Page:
Sunday, 25 March 2012

Middle East debate

There was an informative debate in the Lords on the 16th of this month. I had caught snatches of it on BBC-Parliament at the time, including the speech by Jenny Tonge quoted below, but have only just got around to reading the Hansard report.

In view of the misreporting or misinterpretation of Baroness Tonge's views on Palestine, it is worth emphasising her opening remarks: "My Lords, before I speak about recent developments in Palestine, I want to put on record two personal statements. The first is that I am not anti-Semitic but I am anti-injustice, and the treatment of the Palestinians over the last six decades, by Israel and the international community, has been a gross injustice which has eaten away at peace in the Middle East and served to fuel extreme Islamism and terrorism. The second statement is that I believe that Israel has a right to exist within the 1967 borders; of course I do. Hamas leaders, who I have met in Damascus and Gaza, also accept the existence of Israel within the 1967 borders laid down by the United Nations. Sadly, of course, this has not happened and the actions of the state of Israel are becoming more and more dangerous for Israel itself, the Middle East and the wider world." It should be pointed out that before she visited Palestine, even before she entered the House of Lords, Jenny Tonge concerned herself with oppressed people, especially women, all over the world.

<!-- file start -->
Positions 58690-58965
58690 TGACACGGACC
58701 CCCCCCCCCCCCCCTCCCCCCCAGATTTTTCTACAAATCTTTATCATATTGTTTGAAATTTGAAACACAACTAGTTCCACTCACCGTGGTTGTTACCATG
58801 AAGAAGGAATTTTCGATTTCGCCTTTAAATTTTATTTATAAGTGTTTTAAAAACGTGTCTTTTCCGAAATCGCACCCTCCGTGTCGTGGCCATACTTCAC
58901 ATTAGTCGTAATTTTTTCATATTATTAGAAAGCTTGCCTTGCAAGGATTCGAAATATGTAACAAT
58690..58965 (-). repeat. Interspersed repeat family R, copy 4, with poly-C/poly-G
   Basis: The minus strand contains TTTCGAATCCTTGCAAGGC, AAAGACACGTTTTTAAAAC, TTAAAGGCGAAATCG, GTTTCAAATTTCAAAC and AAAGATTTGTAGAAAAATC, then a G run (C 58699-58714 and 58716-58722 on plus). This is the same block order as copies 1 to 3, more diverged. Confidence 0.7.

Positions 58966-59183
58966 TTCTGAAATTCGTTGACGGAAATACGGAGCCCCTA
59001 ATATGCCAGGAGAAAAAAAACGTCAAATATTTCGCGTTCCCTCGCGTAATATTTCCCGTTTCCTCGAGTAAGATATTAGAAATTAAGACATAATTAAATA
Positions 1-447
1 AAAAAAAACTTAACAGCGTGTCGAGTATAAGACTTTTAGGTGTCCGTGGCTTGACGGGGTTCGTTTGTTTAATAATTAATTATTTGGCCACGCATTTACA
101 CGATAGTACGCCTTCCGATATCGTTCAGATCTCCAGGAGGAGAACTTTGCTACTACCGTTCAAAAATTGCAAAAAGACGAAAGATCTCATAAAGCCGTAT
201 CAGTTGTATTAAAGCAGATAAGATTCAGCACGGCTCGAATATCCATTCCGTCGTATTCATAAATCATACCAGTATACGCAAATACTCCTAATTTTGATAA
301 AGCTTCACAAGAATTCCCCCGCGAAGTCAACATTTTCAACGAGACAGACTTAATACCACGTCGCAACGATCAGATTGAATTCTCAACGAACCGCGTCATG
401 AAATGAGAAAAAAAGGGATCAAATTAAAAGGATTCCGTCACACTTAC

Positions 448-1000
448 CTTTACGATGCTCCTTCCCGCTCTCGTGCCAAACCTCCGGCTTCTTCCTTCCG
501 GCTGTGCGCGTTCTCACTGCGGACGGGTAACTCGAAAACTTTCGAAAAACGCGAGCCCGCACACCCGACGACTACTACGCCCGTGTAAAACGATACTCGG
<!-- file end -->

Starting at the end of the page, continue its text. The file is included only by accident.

The great thing about debates in the Lords is the wide range of expertise and knowledge they can call upon. There were contributions to this debate by Baroness Symons, chairman of the Arab-British Chamber of Commerce, Lord Anderson of Swansea, a former professional diplomat and later a minister in the Foreign Office under Labour administrations, Lord Wright of Richmond, a former ambassador to Syria, Lord Williams of Baglan, until last October a UN under-secretary-general in the Middle East based in Beirut, and Lord (Clive) Soley, chairman not only of the Good Governance Foundation but also of the Arab-Jewish Forum.

Liberal Democrats who contributed included Lord Avebury (Eric Lubbock) who put in a special plea for the people seeking civil liberties in Bahrain, overshadowed by the events in Syria, Baroness Falkner and Lord Palmer, who took opposite sides on the danger posed by Iran, and Lord Chidgey.

The whole debate betrayed an atmosphere of uncertainty. There was, however, evidence that new technology was enabling people throughout the region to make their individual voices heard. The one bright spot was Tunisia, which was moving towards parliamentary democracy.

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